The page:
Is the Queen a model mentor?

Weekly confidential discussions about recent happenings; and questions, allusions and comments from personal experience – the essence of good mentoring – might just be what the Queen provides for her Prime Ministers in their weekly audience. Does she have some lessons for current mentoring projects?

When David Cameron spoke recently about his weekly audience with the Queen, he commented on the value of being able to talk to her about whatever had happened in the past week, and to do so without any advisers present – a confidential relationship that the best mentors foster.  She has of course had sixty years experience of matters of state, and held such audiences with twelve prime ministers: in a way she has, like the best mentors, seen it all before. It is tempting to think that, as in public life, she makes no comments but simply asks questions – just as effective mentors seek to draw attention to aspects of the situation that they feel need it. On the other hand, it is easy to imagine that she might allude to how one of her previous prime ministers had encountered something similar – drawing attention to similarities that might provide a different perspective on the issue in question; or she might even have commented that ‘one had met so many young people recently who are finding it difficult to get work’ – emphasising the importance of particular issues.  But nobody knows what she actually says!

Another project has just been announced that requires mentors (young people starting businesses), putting still more pressure on the demand for mentors. It seems as though we are putting mentors into battle with little training and often no experience. There is a real opportunity here for action-learning.

The third round of Nesta’s programme of mentoring small businesses in the creative industries is about to launch. At the initial meeting of mentors (many of whom had also been mentors in the first round), a need for the mentors to meet together from time to time was expressed, both to learn from one another’s experience and to provide the opportunity for mentors to bring the expertise of other mentors into play – a nice example of mentors working as a group.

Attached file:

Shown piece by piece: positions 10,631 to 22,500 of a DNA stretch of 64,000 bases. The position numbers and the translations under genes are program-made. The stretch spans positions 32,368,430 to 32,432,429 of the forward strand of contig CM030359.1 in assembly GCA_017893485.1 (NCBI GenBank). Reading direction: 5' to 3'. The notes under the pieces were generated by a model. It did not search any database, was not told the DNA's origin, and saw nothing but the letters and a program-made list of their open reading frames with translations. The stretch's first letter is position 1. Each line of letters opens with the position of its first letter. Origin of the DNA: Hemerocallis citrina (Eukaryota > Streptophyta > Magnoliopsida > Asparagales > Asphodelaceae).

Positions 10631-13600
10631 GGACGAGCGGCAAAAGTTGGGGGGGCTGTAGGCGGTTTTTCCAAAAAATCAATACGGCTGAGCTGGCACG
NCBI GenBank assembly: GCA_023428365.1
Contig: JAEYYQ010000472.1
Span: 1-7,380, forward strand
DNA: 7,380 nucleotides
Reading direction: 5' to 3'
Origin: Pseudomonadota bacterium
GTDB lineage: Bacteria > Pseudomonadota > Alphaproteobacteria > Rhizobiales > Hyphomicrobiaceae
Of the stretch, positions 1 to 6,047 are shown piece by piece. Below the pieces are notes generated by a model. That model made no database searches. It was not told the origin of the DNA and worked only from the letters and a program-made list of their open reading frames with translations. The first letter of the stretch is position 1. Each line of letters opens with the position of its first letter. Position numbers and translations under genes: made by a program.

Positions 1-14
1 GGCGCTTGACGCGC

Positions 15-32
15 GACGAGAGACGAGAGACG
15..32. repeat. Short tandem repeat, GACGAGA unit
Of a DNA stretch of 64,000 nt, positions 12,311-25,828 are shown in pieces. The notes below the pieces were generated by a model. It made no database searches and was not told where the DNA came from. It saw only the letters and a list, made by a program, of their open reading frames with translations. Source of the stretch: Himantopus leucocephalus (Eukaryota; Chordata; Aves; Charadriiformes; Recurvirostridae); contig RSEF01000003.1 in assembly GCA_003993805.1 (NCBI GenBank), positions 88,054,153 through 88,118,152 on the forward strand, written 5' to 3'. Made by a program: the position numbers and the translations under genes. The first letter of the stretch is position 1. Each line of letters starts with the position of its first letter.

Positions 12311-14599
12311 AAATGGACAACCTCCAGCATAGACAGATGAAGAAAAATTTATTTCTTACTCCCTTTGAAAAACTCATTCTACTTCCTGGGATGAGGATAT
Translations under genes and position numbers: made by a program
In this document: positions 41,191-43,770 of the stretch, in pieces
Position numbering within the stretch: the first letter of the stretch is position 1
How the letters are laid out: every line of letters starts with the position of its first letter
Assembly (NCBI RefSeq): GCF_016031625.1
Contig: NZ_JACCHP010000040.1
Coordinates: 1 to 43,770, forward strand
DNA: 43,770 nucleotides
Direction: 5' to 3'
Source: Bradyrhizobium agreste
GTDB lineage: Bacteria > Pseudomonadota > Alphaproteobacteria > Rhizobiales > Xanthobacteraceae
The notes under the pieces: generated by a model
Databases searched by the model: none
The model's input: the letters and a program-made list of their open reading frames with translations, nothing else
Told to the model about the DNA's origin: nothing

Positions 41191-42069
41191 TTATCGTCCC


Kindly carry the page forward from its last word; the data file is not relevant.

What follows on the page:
STOP PRESS: In the second of Jon Bradford’s 13-week ‘Springboard’ Accelerator programmes (this one just finishing in London), he has adopted the same approach to the use of his large bank of mentors. In the first week, each entrepreneur meets a number of different mentors for 10 minute sessions, staccato style, and in the second, the entrepreneur and the mentors each choose whom they wish to meet – for a 20 minute session; and then it is open to the entrepreneur to seek whatever feed-back, advice and contacts he can (courtship by appointment!)

 

 

Drowning in information? Help is at hand!

The availability of  more and more information clutters our inboxes and flusters our minds, but help is at hand!

Google and Microsoft are both making use of personal information, behaviour and searches to enable our own searches to be focused onto ‘friends and people who might know’.

Waves of information and choice seem to continue to engulf us and we feel as though we are floundering in ever deeper waters. The Internet, laptops and iPads demand our attention; and the new and the special deal stare out at us at every turn – when we are not already answering our mobiles.

In these situations we turn increasingly to those whom we know and in whom we trust. While websites based on communities of interest are appearing, their outpourings clutter up our e-mails, they can be trite, and they often fail to sustain interest. We tend to choose a limited number of blogs that we use as our guides and our advisers. And we attend constantly to Twitter to tell us what might be of interest to us.

Avatars have been promised, so that we can sit back and wait while they ferret their way through the millions of websites that Google brings up, to present to us only the nuggets that we want!  My personal search Guru tells me that Feedly and Flipboard (among many other tools) make selections from content for you and show what are the underlying recommendation systems.